Latino Reporter Editorial Policy

Our purpose and commitment: 

The Latino Reporter is a news website sponsored by the National Association of Hispanic Journalists that features journalism produced by student members tasked with covering the organization and its annual conference. For nearly 40 years, the project has been funded by the NAHJ as part of its signature programming. The newsroom exercises editorial independence. 

The goal of the Latino Reporter is to cover the organization and issues relevant to its mission as fairly and thoroughly as possible in a newsroom atmosphere as realistic as the ones students will face in their professional capacity. This news site is a designated public forum for student journalists to inform and educate NAHJ members as well as for the discussion of issues of concern to its audience. 

The Latino Reporter does not allow the review of news stories prior to publication. The content of the Latino Reporter is determined by the Latino Reporter staff — not NAHJ officials. 

Latino Reporter mentors and editors are journalism professionals who volunteer to guide and coach but do not dictate the journalism content students choose to pursue. Newsroom leaders also hold student journalists to the ethical standards of professional journalism. The staff and mentors share an interest in protecting the integrity of the work produced by students during this training opportunity and reserve the right to make final content decisions. 

Student journalists and their professional mentors strive to verify facts through reliable sources, report impartially, check quotations for exactness, ensure the integrity of photographs and correct errors expeditiously. The Latino Reporter will use anonymous sources rarely and prudently, and the project editors are accountable for signing off on their use.

We do not report rumors, unverified documents or promise favorable coverage. The Latino Reporter will not publish any material deemed libelous, obscene, an unwarranted invasion of privacy or a violation of copyright law. All Latino Reporter staff will identify themselves as members of the newsroom to those they cover and will not misrepresent themselves to sources nor at any time during the course of their newsgathering.

Students and mentors will follow state recording laws.

The Latino Reporter and its staff are protected by and bound to the principles of the First Amendment and other protections and limitations afforded to a free press by the Constitution and the various laws and court decisions implementing those principles.

Requests for corrections:

The following is a read-out of the terms and manner in which one may request review:

  • Correction
    • We will issue corrections on a published article if there is a provable factual error.
    • All requests for corrections should go to The Latino Reporter editor or project leads. To request a correction, email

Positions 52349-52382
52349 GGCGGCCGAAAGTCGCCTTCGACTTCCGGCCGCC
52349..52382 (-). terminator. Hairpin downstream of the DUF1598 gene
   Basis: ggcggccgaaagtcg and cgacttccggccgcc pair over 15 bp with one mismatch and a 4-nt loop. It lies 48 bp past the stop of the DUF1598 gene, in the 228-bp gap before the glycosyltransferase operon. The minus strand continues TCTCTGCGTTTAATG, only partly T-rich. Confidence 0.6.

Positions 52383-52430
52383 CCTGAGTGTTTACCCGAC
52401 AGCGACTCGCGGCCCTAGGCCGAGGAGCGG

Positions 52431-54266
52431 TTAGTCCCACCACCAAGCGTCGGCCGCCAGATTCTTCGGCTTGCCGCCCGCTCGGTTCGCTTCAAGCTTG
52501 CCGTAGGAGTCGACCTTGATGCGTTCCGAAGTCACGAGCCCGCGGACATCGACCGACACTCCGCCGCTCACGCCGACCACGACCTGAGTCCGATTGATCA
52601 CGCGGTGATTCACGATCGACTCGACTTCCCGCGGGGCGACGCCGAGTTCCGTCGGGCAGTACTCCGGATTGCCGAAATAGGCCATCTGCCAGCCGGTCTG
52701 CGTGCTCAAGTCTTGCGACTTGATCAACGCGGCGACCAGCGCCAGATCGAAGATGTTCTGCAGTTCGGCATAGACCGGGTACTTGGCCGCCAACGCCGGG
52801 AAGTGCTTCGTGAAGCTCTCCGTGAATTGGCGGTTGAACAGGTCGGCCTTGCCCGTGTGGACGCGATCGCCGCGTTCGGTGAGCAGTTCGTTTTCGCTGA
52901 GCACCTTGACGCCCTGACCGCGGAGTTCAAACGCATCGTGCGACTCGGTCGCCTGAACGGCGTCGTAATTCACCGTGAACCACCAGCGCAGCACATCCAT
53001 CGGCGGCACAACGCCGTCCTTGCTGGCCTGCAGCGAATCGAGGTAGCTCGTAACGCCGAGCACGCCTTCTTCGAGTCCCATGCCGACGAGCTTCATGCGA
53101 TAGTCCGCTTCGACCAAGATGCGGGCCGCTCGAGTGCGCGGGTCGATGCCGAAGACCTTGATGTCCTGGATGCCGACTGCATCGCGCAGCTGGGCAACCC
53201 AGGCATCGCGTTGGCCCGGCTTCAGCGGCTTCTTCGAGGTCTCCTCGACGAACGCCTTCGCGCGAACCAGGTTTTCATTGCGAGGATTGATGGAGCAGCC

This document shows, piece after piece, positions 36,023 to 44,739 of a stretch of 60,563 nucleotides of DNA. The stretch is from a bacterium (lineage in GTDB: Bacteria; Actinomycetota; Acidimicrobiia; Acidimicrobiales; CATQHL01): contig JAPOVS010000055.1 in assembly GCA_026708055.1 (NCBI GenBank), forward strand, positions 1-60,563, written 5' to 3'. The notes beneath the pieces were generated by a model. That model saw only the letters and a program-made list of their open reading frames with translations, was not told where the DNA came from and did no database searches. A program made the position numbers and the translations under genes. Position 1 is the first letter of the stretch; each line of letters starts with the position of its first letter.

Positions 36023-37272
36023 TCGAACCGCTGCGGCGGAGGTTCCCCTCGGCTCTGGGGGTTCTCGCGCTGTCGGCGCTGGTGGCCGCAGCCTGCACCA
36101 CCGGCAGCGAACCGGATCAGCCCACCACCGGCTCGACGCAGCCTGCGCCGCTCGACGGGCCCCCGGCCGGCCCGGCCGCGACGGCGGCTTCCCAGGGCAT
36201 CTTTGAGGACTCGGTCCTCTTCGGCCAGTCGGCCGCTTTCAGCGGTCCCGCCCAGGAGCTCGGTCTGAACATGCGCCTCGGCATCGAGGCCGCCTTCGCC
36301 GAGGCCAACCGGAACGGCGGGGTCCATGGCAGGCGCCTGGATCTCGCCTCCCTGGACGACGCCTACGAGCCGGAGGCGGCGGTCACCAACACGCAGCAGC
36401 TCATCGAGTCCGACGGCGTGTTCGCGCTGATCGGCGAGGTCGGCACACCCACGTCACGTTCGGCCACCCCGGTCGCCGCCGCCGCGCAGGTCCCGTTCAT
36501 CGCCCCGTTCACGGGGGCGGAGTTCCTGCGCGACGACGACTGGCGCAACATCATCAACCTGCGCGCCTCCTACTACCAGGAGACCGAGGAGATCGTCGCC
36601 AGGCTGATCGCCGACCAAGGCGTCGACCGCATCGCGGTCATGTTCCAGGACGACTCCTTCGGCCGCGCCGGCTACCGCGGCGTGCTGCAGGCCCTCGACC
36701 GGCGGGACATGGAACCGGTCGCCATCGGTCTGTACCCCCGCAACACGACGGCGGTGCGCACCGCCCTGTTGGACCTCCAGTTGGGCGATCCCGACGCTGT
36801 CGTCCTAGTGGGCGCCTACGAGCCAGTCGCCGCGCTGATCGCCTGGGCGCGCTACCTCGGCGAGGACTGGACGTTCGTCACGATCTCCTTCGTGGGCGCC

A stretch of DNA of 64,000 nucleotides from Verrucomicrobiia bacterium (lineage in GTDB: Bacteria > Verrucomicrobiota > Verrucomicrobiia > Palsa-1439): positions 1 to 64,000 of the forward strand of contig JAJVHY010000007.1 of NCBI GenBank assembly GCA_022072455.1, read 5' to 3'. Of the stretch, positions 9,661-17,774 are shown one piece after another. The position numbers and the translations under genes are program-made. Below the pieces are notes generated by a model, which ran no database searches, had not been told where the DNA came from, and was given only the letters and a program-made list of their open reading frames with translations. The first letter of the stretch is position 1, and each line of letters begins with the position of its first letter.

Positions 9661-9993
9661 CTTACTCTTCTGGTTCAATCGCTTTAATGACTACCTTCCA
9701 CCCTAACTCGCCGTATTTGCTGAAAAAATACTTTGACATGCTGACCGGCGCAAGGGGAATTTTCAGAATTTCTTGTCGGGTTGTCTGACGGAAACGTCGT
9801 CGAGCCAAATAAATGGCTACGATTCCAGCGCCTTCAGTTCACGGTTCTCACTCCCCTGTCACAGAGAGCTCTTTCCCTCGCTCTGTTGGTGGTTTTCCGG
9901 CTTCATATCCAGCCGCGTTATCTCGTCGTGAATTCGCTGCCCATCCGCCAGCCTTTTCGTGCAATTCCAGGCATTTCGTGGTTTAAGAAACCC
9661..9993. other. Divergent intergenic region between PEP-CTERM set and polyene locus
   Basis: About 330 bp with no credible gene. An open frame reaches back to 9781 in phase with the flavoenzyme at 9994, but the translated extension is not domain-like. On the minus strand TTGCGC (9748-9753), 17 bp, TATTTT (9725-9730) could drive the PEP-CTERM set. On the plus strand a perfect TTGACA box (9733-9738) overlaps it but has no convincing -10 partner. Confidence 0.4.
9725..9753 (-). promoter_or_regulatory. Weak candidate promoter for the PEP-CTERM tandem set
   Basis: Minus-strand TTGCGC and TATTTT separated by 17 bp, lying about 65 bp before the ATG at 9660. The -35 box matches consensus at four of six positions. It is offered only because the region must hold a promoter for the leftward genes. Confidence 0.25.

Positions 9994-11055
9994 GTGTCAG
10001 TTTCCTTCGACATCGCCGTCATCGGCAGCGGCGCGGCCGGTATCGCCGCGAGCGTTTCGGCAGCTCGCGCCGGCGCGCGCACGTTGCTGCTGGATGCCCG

• The assigning editor, in consultation with colleagues, will decide how to address the correction within a timely manner.
  • Clarification
    • We will issue clarifications to clarify a factual statement to remove potential misunderstanding or confusion.
  • Retraction
    • The Latino Reporter does not withdraw or remove content from its website after it has been edited and published.
  • Plagiarism
    • The Latino Reporter will not plagiarize. All facts and quotations not produced through original reporting will be attributed. Plagiarism is defined as verbatim use of more than seven to 10 words from any written work that is not the work of the reporter.

Editorial Advisory Board:

Given the Latino Reporter’s unique relationship with the NAHJ, the news project participants and mentors will consult with an editorial advisory board when necessary to resolve disputes or concerns. This group of five longtime NAHJ members will be on-call during the project’s duration to deliberate ethical and editorial issues that rise to the level of intervention. 

The Latino Reporter editors will abide by the ruling of the board when no compromise can be found. 

The Editorial Advisory Board will aim to strike a balance between protecting the NAHJ organization as members and preserving the integrity of the students’ journalism and experience. When deliberating such matters, if there is an opportunity to educate the student and the organization, this board will endeavor a creative compromise.

To move forward on any matter, the Editorial Advisory Board will take a vote to reach a consensus or a simple majority. The board will deliver its decision to the project leads, the NAHJ president and the aggrieved party. The Editorial Advisory Board may request an emergency meeting with the NAHJ president or the executive committee for any necessary consultation.

The 2023 Editorial Advisory Board includes:

Maria Carrillo

Cristela Guerra

David Plazas

Cindy E. Rodríguez

Monica Rhor